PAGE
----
In an era when partisan politics are getting stronger, Pennsylvania’s 37th Senate District in the suburbs of Pittsburgh is an anomaly, and it’s unclear whether any politician or party has figured out how to keep it in their grasp.
That is the task ahead for newly elected state Sen. Pam Iovino (D-Mount Lebanon). In April, she won a special election to replace former Republican state Sen. Guy Reschenthaler, defeating candidate D. Raja (R-Mount Lebanon) and flipping the district for the third time since 2012. But Iovino is up for re-election again in 2020, meaning she has just over a year to convince voters she should keep the seat.
And it goes beyond preserving her job. Keeping SD-37 in Democratic control is pivotal for Senate Democrats to have a chance at flipping the state Senate, something they haven’t done in more than two decades. If Democrats hold onto SD-37 and flip three other very competitive districts, they will hold a razor-thin tie-breaker majority in the chamber.
Iovino is new to elected office, but she thinks a strong focus on constituent services, serving veterans, and backing public schools can help her maintain support. But Republicans are likely to target this seat aggressively and for good reason: President Donald Trump won this district by six points in 2016, and he is on the ballot again in 2020. Even so, Senate Minority Leader Jay Costa (D-Forest Hills) is confident Iovino can maintain the seat, citing her impressive knowledge of state government and her willingness to vote for her constituents’ preferences, but stand united with Democrats when she is needed most.
Iovino’s foray into politics started long before she became a state senator. She says her family was always active in politics, including her parents serving as Democratic committee chairs in Whitehall borough.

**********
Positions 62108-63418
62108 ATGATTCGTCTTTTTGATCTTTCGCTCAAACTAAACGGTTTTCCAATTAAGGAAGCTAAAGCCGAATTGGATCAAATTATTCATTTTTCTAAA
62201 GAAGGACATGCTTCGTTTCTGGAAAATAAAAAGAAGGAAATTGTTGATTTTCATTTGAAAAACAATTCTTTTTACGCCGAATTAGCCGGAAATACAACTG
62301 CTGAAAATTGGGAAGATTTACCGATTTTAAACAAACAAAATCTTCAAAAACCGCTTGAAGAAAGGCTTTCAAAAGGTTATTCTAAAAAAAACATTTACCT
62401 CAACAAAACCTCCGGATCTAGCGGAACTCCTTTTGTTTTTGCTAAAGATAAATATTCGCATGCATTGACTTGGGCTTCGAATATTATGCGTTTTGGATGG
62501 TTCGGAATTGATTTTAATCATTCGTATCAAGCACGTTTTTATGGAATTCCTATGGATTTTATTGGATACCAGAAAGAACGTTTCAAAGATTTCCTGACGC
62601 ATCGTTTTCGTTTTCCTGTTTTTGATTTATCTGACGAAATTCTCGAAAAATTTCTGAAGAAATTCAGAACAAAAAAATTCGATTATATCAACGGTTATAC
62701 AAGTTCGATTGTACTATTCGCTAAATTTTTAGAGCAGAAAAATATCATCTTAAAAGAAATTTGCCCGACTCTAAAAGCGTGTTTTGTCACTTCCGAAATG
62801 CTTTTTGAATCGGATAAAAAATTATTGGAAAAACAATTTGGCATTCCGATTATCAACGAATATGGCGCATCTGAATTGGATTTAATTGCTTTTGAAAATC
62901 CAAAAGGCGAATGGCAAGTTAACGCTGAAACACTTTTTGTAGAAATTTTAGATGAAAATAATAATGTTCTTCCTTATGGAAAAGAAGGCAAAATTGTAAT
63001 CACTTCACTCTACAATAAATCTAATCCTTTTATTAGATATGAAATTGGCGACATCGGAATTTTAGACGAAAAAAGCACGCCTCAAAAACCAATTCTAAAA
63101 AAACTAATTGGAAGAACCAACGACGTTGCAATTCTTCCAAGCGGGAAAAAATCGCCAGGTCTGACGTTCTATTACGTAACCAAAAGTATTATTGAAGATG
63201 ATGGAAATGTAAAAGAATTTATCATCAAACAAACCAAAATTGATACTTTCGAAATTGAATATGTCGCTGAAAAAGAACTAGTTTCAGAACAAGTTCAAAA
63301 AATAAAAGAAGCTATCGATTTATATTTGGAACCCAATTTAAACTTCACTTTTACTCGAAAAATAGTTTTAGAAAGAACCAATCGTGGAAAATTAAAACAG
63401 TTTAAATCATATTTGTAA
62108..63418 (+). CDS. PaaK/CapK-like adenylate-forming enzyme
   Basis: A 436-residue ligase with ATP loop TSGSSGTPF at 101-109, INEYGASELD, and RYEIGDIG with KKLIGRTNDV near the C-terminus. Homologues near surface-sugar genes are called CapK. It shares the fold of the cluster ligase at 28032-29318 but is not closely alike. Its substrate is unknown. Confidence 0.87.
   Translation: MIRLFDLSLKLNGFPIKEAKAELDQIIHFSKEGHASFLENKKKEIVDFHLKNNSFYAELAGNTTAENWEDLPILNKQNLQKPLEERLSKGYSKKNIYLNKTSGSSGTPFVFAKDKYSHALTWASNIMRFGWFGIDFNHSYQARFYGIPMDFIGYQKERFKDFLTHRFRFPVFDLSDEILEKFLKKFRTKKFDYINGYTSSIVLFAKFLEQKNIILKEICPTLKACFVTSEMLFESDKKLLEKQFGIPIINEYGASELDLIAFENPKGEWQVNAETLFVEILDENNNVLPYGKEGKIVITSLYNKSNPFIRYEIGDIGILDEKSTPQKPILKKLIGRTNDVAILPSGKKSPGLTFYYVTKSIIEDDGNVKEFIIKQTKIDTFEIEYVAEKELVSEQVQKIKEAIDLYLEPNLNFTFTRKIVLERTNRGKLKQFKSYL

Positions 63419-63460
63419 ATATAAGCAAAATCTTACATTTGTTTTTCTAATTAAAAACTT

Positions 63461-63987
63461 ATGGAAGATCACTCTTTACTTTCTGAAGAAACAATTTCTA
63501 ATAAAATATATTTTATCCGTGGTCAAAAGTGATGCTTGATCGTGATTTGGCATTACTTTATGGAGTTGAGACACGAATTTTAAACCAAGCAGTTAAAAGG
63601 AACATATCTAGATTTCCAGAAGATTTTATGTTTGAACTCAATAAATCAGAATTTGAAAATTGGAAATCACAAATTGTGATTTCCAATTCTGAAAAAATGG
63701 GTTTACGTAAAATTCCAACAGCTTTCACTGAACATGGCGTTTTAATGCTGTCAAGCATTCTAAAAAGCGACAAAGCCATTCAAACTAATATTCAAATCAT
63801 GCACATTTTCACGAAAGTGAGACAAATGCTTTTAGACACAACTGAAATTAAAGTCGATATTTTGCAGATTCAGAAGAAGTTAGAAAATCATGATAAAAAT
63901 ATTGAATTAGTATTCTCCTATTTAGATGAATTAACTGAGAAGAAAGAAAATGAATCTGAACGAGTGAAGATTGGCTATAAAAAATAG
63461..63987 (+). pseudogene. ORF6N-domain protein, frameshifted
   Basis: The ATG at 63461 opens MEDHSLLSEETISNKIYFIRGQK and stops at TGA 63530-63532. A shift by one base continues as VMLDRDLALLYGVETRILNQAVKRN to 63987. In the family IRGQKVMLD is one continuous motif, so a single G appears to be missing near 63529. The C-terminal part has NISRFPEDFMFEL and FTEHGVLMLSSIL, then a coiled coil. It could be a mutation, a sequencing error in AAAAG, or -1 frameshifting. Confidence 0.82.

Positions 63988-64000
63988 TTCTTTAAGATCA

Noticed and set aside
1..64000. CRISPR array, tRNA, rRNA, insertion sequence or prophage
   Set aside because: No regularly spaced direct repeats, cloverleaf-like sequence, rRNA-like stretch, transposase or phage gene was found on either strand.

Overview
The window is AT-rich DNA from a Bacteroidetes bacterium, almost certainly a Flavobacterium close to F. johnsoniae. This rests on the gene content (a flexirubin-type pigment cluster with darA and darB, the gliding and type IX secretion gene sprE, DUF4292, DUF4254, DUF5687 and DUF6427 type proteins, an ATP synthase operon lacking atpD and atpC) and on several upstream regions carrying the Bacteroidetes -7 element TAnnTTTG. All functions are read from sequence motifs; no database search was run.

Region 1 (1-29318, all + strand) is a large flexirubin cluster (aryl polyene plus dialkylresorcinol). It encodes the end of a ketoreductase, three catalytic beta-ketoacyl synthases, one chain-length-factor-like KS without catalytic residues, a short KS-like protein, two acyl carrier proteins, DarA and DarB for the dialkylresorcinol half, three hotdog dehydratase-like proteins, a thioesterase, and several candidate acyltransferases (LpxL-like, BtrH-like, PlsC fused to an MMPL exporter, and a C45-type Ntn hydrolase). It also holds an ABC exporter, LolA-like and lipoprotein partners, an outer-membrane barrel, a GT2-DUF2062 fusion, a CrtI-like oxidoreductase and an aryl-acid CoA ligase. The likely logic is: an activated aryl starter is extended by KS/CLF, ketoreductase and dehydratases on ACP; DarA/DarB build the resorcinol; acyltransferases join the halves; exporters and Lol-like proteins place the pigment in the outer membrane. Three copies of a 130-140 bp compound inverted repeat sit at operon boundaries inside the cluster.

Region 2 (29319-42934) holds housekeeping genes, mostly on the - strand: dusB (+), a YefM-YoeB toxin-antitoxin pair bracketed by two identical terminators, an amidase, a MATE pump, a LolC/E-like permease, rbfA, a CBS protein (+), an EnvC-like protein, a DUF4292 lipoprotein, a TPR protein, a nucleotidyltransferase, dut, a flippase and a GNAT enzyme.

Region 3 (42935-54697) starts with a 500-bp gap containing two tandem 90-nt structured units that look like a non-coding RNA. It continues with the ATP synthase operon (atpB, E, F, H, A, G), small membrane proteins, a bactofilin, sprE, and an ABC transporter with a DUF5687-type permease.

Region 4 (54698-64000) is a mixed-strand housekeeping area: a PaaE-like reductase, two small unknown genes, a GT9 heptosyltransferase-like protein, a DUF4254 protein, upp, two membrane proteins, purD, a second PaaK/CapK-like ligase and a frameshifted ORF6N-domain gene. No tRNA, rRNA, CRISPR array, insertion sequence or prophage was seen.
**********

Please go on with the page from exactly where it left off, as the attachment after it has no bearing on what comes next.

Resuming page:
“My parents showed me [public service] wasn’t just a right, it was a responsibility,” says Iovino.
Eventually, she became a congressional liaison for the Navy, where she would educate representatives on Navy issues. Iovino says the skills she learned there are helpful for her new job as a legislator, especially one servicing in the minority party, and especially in a district with constituents who herald bipartisanship.
“I understand the process from the collaborating with stakeholders to the writing of the bills.” says Iovino. “It is exactly those skills that I use in Harrisburg today.”
President George W. Bush appointed Iovino as Assistant Secretary in the United States Department of Veterans Affairs in 2004. Despite Republican attack ads during her special election for SD-37 that attempted to frame her as a radical aligned with some federal Democrats, Iovino says here the actual history of bipartisanship has boosted her profile with voters.
“I was hired by a Republican administration,” says Iovino of her time in the Bush administration. “I don’t think [the attack ad] was specific about me or what I have done.”
Iovino says she plans to focus her term on providing constituent services like helping seniors procure discounted ConnectCards for public transit, and she wants to work in Harrisburg to streamline support services for veterans.
She says 70 percent of the bills she has sponsored are bipartisan. She plans to co-introduce legislation that will establish a copay cap for prescription insulin drugs at $100 per one-month supply of insulin, and she is working on a bill to strengthen the recruitment and retention policies of career and volunteer fire departments.